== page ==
On Tuesday, Fox News threw its weight behind Michigan’s effort to allow union members to opt out of paying union dues, while benefiting from union contracts through so-called “right-to-work” legislation. The House and Senate are expected to pass the measures in light of overwhelming protests and union opposition and Gov. Rick Snyder (R-MI) pledged to sign it.
Following a segment with State Sen. Arlan Meekhof (R), a supporter of the effort, anchor Gregg Jarrett joined in supporting “right-to-work” and suggested that union members who don’t feel comfortable working alongside employees who take advantage of union wages and benefits, but don’t pay into the organization, should quit and look for work elsewhere. Co-anchor Martha McCallum agreed, saying that unions could simply do a better job of attracting workers:
McCALLUM: One woman, in a soundbite we had earlier, said ‘I don’t want to work somebody who doesn’t have to pay what I have to pay.’ That is part of the outrage there.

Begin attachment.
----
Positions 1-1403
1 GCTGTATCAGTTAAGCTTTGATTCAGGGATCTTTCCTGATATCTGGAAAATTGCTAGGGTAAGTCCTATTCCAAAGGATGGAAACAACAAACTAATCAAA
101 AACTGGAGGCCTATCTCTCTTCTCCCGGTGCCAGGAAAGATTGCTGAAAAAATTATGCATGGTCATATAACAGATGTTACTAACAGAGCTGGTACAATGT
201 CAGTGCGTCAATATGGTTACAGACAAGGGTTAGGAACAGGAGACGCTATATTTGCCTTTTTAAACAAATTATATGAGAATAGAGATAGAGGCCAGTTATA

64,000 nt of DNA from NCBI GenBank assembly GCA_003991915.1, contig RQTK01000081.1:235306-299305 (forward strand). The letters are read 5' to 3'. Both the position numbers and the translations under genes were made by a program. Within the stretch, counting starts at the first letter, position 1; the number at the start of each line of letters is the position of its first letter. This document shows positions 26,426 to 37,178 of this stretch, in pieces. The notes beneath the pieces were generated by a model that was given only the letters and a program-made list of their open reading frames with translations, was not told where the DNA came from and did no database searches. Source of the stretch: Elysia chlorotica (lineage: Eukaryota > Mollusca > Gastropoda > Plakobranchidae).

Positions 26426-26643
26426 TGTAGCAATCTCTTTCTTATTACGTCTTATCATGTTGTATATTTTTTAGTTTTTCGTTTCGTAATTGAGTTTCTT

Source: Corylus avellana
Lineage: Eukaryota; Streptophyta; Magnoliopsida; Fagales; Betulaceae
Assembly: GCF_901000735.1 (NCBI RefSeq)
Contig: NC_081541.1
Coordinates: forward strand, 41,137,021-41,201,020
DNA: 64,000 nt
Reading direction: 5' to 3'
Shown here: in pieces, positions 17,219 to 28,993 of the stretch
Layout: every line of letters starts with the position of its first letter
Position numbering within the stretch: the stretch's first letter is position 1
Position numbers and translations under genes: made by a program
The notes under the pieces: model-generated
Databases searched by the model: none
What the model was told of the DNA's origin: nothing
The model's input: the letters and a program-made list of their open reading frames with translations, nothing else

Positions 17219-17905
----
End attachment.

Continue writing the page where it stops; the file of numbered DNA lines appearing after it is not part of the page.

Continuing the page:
JARRETT: I mean, if she doesn’t like that, she can go get a job elsewhere, I suppose. But the point here is, it seems anathema to democracy to force somebody to join a union, to force somebody as a condition of having a job to join a union.
McCALLUM: And if they are doing a great job for people, then people will want to be part of it and they have that option as well.
Today, less than 18 percent of Michigan’s workers are unionized, and the state’s middle class is earning significantly less of the state’s income than in years past.
During a stop in Michigan on Monday, President Obama argued that so-called “right to work” would take away workers’ rights to bargain for “better wages and working conditions.” “These so-called right to work laws, they don’t have to do with economics,” he said. “They have everything to do with politics. What they’re really talking about is giving you the right to work for less money.”
Research shows that “right-to-work” laws generally result in smaller wages, pensions, and health care benefits for union and non-union workers alike.